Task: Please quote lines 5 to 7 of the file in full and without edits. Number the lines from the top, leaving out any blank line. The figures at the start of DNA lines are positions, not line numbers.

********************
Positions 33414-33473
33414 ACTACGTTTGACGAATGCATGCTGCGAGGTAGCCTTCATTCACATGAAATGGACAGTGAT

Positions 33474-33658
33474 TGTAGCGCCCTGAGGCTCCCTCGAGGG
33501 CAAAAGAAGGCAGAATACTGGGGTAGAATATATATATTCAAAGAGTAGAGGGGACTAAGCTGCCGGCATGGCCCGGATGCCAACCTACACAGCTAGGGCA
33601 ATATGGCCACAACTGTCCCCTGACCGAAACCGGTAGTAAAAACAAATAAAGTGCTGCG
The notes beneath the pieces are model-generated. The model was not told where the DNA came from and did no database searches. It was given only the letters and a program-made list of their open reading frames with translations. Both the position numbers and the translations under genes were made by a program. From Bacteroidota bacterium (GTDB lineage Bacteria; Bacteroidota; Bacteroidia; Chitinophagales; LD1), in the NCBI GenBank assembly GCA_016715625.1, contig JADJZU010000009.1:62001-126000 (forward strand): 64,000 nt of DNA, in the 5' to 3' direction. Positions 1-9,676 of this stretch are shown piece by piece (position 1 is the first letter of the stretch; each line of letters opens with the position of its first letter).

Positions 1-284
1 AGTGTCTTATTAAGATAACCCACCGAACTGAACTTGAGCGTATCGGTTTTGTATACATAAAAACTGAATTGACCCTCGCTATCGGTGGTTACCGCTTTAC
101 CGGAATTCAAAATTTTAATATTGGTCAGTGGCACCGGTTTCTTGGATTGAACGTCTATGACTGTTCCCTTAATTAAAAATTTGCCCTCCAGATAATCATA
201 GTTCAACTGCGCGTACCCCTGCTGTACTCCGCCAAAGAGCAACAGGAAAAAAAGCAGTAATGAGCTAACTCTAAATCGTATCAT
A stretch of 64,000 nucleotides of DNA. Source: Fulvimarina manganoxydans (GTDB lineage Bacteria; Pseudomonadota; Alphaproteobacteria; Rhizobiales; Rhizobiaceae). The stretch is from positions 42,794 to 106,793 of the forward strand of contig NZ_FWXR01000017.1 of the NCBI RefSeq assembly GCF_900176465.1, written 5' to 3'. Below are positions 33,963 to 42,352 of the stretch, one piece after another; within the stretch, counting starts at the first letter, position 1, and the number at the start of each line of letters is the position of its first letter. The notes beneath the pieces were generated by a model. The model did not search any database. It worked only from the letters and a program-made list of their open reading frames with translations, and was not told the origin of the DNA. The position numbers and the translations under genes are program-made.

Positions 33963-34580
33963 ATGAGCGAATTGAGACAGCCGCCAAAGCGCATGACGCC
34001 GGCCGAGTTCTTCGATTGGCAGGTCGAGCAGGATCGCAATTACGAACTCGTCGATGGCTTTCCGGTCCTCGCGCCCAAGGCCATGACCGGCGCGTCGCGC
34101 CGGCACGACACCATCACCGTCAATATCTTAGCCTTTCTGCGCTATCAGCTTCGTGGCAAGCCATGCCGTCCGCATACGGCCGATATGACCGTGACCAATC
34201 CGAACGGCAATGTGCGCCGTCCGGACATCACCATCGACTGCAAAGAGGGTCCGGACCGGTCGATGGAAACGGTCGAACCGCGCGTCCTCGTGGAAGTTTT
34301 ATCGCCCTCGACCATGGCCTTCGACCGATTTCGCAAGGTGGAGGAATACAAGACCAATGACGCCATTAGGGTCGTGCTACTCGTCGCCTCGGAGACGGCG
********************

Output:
33501 CAAAAGAAGGCAGAATACTGGGGTAGAATATATATATTCAAAGAGTAGAGGGGACTAAGCTGCCGGCATGGCCCGGATGCCAACCTACACAGCTAGGGCA
33601 ATATGGCCACAACTGTCCCCTGACCGAAACCGGTAGTAAAAACAAATAAAGTGCTGCG
The notes beneath the pieces are model-generated. The model was not told where the DNA came from and did no database searches. It was given only the letters and a program-made list of their open reading frames with translations. Both the position numbers and the translations under genes were made by a program. From Bacteroidota bacterium (GTDB lineage Bacteria; Bacteroidota; Bacteroidia; Chitinophagales; LD1), in the NCBI GenBank assembly GCA_016715625.1, contig JADJZU010000009.1:62001-126000 (forward strand): 64,000 nt of DNA, in the 5' to 3' direction. Positions 1-9,676 of this stretch are shown piece by piece (position 1 is the first letter of the stretch; each line of letters opens with the position of its first letter).